Next weekend at Riverview, we are launching into the craziest series we have ever attempted.  Our plan (God willing) is to teach one sermon from every book of the Bible from Genesis to Revelation.  Because there are 66 books in the Bible, it will take us (you guessed it) 66 weeks.  We will take a break for Christmas and Easter, but other than that we are gonna plow straight through.

One of our goals in this crazy series is to demystify parts of the Bible that many of us rarely (or “never”…if I may be so bold) crack open.  We want you to love the Word of God and see all of it as “God-breathed and…useful for teaching, rebuking, correcting and training in righteousness…” (2 Timothy 3:16 NIV)

To that end, I decided to dedicate this week on my blog to talking about an issue I get a fair number of questions about: Bible Translations.  Specifically, [highlight color=”yellow” text_color=”ffffff” background_color=”#98ADAD” background_opacity=”1.00″]why are there so many translations of the Bible and why does Riv use the one(s) we do?[/highlight]

At Riv, we are both doctrinally conservative and culturally fluid, which is just a fancy way of saying we want to present the timeless and unchanging message of the Gospel in a way our culture can hear.  We want the Bible to speak for itself but in a language we can understand.  That’s why I personally study from several translations of the Bible and teach predominantly from one (and I am starting to add another…more on that on Friday).

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There are two primary schools of thought in Bible translation: “Word for Word” and “Thought for Thought” and each has strengths and weaknesses.  Here’s where various translations land:

Graphic courtesy of CSB.

Word for Word

The greatest strength of this method is that each individual word in the Bible is examined in the original Greek and Hebrew (and occasionally Aramaic) for it’s most accurate meaning. Then, the best possible word in English is chosen and placed into the sentence. This approach gives you the most precise and literal meaning of each word.

The greatest weakness is that this method can create cumbersome sentences that are hard to decipher. It also leaves very little room for interpretations of figures of speech and the “normal” use of different words / phrases to the original hearer. It is possible to be incredibly accurate in word usage, but to miss the point because it’s clouded in abnormal idiom.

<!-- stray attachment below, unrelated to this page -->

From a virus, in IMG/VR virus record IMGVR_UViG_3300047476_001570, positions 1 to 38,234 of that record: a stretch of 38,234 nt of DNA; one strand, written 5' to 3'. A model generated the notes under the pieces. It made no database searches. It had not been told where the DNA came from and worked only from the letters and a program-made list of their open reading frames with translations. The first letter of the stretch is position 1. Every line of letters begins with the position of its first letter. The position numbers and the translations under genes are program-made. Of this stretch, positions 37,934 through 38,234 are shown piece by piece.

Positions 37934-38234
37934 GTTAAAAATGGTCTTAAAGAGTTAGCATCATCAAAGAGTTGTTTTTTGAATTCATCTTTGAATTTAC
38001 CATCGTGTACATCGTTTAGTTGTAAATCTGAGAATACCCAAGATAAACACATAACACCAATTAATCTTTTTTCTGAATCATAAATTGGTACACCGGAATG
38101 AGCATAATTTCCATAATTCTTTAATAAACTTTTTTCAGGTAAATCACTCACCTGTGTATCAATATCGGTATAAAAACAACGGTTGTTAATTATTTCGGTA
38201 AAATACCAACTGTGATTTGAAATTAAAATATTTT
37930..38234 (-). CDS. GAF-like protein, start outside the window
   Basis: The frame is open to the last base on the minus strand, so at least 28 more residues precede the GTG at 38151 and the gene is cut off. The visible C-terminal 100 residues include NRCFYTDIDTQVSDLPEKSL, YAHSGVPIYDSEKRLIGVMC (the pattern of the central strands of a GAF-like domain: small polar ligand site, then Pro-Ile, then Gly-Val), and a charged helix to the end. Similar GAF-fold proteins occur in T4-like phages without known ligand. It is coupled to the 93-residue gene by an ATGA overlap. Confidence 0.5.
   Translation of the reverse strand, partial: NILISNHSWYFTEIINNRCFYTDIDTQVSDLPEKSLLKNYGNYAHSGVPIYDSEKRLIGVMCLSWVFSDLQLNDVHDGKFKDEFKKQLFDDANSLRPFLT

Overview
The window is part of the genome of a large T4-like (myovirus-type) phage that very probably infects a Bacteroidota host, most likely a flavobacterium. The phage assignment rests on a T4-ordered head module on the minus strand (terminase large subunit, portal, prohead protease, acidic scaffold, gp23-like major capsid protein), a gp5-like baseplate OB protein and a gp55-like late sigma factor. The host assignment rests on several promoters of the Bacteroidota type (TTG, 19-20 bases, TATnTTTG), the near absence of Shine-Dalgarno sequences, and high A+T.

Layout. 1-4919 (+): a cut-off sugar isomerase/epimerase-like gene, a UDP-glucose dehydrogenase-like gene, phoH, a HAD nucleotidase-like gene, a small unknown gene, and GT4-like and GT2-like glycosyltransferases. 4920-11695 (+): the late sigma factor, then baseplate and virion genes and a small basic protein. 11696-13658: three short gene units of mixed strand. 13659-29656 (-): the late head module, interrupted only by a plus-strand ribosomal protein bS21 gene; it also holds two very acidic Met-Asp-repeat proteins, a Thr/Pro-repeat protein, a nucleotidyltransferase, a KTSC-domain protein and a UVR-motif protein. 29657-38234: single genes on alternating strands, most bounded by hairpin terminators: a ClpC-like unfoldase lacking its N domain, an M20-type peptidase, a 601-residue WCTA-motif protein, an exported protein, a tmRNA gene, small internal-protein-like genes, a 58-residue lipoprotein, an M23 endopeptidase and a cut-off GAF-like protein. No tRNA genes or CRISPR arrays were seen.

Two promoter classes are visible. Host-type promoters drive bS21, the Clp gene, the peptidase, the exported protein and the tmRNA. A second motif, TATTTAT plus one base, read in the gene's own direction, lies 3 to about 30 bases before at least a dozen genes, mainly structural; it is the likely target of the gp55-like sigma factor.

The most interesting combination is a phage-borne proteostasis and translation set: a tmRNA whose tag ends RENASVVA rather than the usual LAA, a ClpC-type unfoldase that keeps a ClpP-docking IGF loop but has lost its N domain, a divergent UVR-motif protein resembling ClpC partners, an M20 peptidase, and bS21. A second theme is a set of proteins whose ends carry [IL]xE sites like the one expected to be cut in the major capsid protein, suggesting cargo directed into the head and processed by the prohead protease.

My favorite Word for Word translation is the English Standard Version (ESV) although I also use the New American Standard (NASB) and  the NET Bible (NET) in my studies.

Thought for Thought

You can basically flip around the strengths and weaknesses of “Word for Word” translations to get the strengths and weaknesses of “Thought for Thought” translations.

These translations take great care to communicate the point or meaning of the original text using contemporary English. While this makes the translation much easier to understand and easier to read, it can create inaccuracy in a few ways. First, when attention isn’t paid to the precise meaning of words, important theological points can be lost. Secondly, it leaves more wiggle room for the translators to write into the text their interpretation of a passage instead of the precise meaning.

My favorite Thought for Thought translation is the New Living Translation (NLT).  I love the cadence of this translation, but sometimes find myself cringing at some of the lost doctrinal clarity.

The Best of Both Worlds

I have found that studying both of these types of translations together (along with the Greek and Hebrew sources from a Bible software like Logos) gives a better understanding of the “normal interpretation” of each passage.  I have also just started to use the Christian Standard Bible (CSB) which is a new translation that tries to land squarely between the “Word for Word” and “Thought for Thought” using a method they call “Optimal Equivalence.”

The rest of the week, I am going to review my four favorite translations (ESV, NLT, NET, and CSB) and share how I use them in personal study and preaching.

Why are there so many translations of the Bible? There's actually a pretty good reason. Click To Tweet